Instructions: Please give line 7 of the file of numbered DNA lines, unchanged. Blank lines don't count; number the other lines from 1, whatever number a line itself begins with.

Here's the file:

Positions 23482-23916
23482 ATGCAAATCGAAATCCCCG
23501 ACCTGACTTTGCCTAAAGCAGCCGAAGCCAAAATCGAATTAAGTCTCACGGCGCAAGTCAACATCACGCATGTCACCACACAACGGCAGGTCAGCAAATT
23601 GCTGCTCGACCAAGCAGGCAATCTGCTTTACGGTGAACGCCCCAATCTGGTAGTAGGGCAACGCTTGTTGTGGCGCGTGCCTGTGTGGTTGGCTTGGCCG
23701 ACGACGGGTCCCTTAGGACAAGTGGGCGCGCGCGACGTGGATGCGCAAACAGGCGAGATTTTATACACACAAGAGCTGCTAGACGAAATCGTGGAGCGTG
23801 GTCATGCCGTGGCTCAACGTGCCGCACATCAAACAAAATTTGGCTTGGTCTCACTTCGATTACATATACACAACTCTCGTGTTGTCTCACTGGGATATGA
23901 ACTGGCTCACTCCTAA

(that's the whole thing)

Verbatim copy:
23901 ACTGGCTCACTCCTAA